In general, every student visa applicant must prove that he or she 1.) is an authorized student;) can pay for the cost of living and education in the US, as well as three) is a solid ally for the country of origin and is expected to leave once the program has been completed. However, it is important to note that the "strong ties" element is different for consuls based on the kind of student visa applicant: 1.) for a 17-20-year student who is a first-time college applicant, the consul takes into account that the student doesn't have traditional family ties (spouse or children,) or any long-term goals; therefore the emphasis is on the applicant's immediate intentions and academic and familial background.) for an applicant in the mid-20s seeking an MBA or another advanced education, the consultant concentrates upon the student's academic of record, future plans for career and how to study at the graduate level will advance the plans. 3) when a student is a middle-career visa applicant (late 20s to 45), The consul will focus on the applicant's current employment, ties to the country, stability in career, goals and academic program and the ability to finish the program; 4.) in the case of English learners, the consul's attention will depend on the age and background of the applicant as well as whether the English program can be integrated into a long-term plan 5.) for students who are casual or a hobby who could be a domestic worker or whose education isn't directly linked to professional development the consul will concentrate on connections and ties to the home country. 6.) for students in middle or high schooler, consular reviews are inextricably connected to parent-child financial situation and ties. 7.) for students who are returning to the same program of study, the consul will be expected to show respect and let the student continue their studies in the absence of any significant change in the circumstances.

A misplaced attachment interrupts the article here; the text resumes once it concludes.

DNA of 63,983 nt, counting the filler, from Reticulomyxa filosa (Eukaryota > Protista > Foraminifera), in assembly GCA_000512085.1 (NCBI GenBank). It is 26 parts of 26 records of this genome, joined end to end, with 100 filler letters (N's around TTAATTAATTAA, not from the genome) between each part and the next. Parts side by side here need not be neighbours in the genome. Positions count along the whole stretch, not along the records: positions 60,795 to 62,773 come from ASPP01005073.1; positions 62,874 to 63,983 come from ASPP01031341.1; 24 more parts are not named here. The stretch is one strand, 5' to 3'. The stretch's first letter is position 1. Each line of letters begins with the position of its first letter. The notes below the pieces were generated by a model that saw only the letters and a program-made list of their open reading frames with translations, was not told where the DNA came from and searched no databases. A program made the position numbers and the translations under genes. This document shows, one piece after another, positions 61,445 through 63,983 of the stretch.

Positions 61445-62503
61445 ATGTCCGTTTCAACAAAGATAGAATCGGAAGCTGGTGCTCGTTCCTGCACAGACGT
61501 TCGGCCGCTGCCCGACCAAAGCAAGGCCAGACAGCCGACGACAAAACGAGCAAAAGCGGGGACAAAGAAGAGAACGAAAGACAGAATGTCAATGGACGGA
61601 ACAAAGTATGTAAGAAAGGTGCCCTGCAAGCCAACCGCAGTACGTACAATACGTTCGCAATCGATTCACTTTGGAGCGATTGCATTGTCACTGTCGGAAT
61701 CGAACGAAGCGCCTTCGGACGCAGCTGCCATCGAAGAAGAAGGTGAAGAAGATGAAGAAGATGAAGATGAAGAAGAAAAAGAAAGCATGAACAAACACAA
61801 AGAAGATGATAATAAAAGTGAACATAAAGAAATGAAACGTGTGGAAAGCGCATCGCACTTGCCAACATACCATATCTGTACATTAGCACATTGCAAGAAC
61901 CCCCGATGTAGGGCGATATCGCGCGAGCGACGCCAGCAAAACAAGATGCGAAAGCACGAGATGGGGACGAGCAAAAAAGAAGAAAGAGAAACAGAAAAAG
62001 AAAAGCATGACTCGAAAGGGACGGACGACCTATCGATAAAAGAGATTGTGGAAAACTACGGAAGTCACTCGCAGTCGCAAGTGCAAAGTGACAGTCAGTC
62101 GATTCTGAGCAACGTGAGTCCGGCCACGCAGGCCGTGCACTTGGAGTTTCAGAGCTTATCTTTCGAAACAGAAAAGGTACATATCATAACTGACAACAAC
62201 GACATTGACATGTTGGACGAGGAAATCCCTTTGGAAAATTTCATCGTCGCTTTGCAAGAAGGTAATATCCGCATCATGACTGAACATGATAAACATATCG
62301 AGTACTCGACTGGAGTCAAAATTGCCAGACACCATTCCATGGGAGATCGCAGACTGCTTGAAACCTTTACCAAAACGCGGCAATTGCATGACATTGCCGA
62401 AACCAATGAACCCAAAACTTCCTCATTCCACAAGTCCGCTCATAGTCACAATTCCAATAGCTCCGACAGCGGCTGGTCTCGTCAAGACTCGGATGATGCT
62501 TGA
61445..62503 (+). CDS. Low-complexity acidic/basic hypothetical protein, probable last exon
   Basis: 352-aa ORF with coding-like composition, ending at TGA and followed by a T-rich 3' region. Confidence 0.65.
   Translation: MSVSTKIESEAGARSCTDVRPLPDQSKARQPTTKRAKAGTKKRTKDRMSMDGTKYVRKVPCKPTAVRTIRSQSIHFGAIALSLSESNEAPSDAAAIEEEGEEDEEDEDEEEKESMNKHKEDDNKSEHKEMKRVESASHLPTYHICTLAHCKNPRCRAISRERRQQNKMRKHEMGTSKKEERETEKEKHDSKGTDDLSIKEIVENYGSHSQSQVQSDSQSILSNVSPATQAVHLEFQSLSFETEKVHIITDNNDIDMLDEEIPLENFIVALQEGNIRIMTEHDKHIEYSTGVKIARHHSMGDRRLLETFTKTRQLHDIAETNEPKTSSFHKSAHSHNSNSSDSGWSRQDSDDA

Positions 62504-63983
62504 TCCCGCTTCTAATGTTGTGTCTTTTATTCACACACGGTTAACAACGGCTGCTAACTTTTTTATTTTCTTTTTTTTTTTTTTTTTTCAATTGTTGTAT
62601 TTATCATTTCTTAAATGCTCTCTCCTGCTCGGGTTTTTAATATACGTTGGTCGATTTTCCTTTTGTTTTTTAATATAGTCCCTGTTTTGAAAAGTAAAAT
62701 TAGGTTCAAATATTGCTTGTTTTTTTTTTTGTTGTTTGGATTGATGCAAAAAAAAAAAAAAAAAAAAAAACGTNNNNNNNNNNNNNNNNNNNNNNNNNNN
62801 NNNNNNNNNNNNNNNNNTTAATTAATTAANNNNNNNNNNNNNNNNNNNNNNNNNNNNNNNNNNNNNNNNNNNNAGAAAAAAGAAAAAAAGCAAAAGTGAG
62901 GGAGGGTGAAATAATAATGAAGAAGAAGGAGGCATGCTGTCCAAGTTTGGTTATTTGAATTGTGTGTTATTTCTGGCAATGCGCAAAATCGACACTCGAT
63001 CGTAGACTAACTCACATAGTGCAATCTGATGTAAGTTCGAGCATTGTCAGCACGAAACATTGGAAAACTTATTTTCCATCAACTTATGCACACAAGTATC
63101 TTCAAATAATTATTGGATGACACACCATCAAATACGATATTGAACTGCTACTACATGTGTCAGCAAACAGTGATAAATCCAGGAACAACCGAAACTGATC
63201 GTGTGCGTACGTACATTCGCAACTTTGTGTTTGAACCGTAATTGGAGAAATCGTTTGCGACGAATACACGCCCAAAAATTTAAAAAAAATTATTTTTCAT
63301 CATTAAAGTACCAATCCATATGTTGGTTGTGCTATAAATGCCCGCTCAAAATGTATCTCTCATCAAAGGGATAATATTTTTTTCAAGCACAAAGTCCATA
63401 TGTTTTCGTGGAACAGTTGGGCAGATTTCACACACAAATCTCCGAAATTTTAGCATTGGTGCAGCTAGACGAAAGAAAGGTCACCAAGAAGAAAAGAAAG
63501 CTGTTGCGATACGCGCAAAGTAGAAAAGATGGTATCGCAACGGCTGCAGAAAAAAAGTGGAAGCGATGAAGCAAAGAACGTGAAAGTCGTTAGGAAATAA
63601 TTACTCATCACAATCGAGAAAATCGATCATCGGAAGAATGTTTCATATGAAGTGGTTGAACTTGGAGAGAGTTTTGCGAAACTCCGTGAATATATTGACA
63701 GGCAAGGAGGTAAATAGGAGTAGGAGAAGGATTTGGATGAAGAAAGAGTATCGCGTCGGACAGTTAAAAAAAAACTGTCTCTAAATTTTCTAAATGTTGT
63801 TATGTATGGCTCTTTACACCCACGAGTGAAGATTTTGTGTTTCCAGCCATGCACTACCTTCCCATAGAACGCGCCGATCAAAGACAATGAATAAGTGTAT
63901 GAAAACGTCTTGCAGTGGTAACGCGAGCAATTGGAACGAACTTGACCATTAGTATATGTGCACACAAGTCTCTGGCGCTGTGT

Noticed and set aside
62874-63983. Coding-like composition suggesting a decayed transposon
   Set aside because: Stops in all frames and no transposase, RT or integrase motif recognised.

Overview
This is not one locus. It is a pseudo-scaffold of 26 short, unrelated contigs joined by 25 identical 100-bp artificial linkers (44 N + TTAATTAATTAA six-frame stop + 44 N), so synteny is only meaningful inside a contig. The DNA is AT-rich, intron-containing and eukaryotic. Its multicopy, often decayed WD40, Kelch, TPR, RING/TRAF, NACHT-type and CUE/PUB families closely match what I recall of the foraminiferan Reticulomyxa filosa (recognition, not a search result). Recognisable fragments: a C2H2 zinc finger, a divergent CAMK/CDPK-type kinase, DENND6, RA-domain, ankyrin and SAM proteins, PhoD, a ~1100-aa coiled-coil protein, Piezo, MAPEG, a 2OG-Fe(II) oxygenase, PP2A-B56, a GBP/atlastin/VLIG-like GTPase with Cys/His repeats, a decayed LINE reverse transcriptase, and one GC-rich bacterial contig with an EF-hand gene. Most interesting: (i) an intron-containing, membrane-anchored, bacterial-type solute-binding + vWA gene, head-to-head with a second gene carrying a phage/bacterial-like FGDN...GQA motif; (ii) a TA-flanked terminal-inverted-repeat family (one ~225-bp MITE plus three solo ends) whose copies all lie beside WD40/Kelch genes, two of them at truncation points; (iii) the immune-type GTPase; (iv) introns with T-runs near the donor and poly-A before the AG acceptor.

Reasons for Denial